The (Philadelphia) North American, June 3, 1841. Great use of italics.
Poor? You want to know what poor is? When I was growing up, we were so poor my uncle had to kill himself with a broomstick down his throat. It took six weeks. So don’t come whining to me about poor.
Broom? You had a broom? We had to kill ourselves with bundles of live oak twigs.
Roxbury? Oh no! Which one of the New Kids on the Block died? Was it Joey? Steve? Flabby? Winko? Crontab?
Anyway, a certain German slave in a Roman gladiatorial arena can one-up that story, 2000 years earlier — see Seneca’s “Moral Epistles”, chapter 62:
“For example, there was lately in a training-school for the wild-beast gladiators a German, who was making ready for the morning exhibition; he withdrew in order to relieve himself, the only thing which he was allowed to do in secret and without the presence of a guard. While so engaged, he seized the stick of wood, tipped with a sponge, which was devoted to the vilest uses, and stuffed it, just as it was, down his throat; thus he blocked up his windpipe, and choked the breath from his body. That was truly to insult death! Yes, indeed; it was not a very elegant or becoming way to die; but was it more foolish than to be over-nice about dying?”
Here’s some further elucidation of the stick in question, written in a style small children will enjoy:
So, in conclusion, the other four New Kids on the Block should do it too.
!!?? Okay, let’s open our KJVs to John 19:29: “Now there was set a vessel full of vinegar: and they filled a spunge with vinegar, and put it upon hyssop, and put it to his mouth.” Does this mean that the Romans were tormenting our Lord by putting bumwad to his lips?
I think they were just doing the ancient equivalent of that party game where they blindfold you and put a bunch of sugar in your mouth followed by what may or may not be a lemon. They got the idea from that “Mr. Show” episode.
(circa 4:05 into it, and also, NSFW.)
Vinegar plus hyssop has since been renamed “Country Time”, after they switched to artificial hyssop.
Nowadays, the mean Roman Empire would torture people with Sour Patch Kids. Or worse, Circus Peanuts. Actually, the Circus Peanuts might be too cruel — it’d backfire because you don’t even feel the crucifixion when you’ve got the horrible taste of Circus Peanuts in your mouth.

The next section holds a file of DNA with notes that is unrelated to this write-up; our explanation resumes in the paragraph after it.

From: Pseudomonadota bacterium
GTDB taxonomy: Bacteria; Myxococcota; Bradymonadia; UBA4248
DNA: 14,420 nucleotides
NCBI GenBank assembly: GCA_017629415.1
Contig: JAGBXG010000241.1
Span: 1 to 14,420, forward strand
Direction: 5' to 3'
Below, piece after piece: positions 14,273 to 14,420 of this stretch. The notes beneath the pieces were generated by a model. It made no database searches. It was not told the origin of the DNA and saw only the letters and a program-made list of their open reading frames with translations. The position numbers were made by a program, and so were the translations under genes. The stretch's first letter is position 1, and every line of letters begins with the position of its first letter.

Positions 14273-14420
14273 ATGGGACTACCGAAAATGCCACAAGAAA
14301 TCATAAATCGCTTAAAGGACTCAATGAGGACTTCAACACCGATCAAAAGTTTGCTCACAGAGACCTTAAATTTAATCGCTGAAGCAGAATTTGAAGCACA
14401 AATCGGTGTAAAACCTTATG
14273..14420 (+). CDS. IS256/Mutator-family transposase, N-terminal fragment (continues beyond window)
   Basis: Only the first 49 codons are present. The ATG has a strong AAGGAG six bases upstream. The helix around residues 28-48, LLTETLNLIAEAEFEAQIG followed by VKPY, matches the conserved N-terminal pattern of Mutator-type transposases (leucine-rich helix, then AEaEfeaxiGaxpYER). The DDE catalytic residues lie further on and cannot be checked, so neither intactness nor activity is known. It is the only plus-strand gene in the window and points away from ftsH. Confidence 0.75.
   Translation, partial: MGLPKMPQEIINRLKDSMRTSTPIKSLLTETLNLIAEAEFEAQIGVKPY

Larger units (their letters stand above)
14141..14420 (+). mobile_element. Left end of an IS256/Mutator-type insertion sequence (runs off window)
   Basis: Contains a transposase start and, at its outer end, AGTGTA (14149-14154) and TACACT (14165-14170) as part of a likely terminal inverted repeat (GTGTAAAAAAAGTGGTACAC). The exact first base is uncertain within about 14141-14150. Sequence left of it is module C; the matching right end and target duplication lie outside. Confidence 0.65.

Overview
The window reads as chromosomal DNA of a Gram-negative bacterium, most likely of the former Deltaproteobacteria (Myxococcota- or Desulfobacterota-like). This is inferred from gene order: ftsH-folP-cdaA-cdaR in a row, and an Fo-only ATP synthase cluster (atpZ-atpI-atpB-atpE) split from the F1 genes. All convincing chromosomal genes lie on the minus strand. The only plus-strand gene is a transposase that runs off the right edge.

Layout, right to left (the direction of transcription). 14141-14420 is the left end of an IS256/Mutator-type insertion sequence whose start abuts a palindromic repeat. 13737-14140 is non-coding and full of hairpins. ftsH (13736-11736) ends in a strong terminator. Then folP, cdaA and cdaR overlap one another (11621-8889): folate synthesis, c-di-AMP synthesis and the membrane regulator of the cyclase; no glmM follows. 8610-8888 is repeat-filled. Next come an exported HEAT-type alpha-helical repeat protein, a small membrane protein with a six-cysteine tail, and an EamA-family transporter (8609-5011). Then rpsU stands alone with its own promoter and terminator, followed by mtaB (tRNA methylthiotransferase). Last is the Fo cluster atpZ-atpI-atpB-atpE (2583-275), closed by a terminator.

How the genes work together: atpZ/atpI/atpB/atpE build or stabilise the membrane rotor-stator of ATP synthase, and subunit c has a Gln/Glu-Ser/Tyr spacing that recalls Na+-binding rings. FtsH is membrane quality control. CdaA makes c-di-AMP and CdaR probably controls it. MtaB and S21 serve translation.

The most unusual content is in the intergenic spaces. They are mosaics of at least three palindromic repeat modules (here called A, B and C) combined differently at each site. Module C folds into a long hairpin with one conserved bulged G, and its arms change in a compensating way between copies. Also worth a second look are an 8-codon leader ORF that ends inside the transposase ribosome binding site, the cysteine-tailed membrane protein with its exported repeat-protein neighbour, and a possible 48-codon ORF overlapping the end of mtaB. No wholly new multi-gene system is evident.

In ancient times, they’d often give people a choice of being thrown to the lions or eating one of each type of drugstore candy, and usually people would beg for death even before they got to the Generic Clown Brand Circus Peanuts, let alone the Generic French Clown Brand French Burnt Peanuts.
His Satanic Majesty serves Circus Peanuts on toothpicks as hors-d’oeuvres in Hell.
I always knew there was something demonic about Lucky the Leprechaun — the prototype for Lucky Charms cereal was made from Cheerios and chopped Circus Peanuts. (Mentioned in Discover magazine, August 1999.)
By the way, if you like reading about weird old-timey candy, get the book “Candyfreak” by Steve Almond (no, really.) It’s like “Fear & Loathing in Las Vegas” except he travels across the United States tripping out on an assortment of obscure regional candies, and visiting the factories that spawned them.
Does your Mr. Almond mention the Idaho Spud? Of course he didn’t eat one: no one ever has. I don’t even know what’s underneath the lumpy chocolate coating. But they collect in mounds in the corners of grocery stores across the state, furtively coupling with their cousins and devouring one another (in this the confections resemble the human residents of the fair Gem State).
I’m getting the book.
Oh, yes, the Spud’s in there. He even survived tasting a Spud in its unfinished state, before it became candy.
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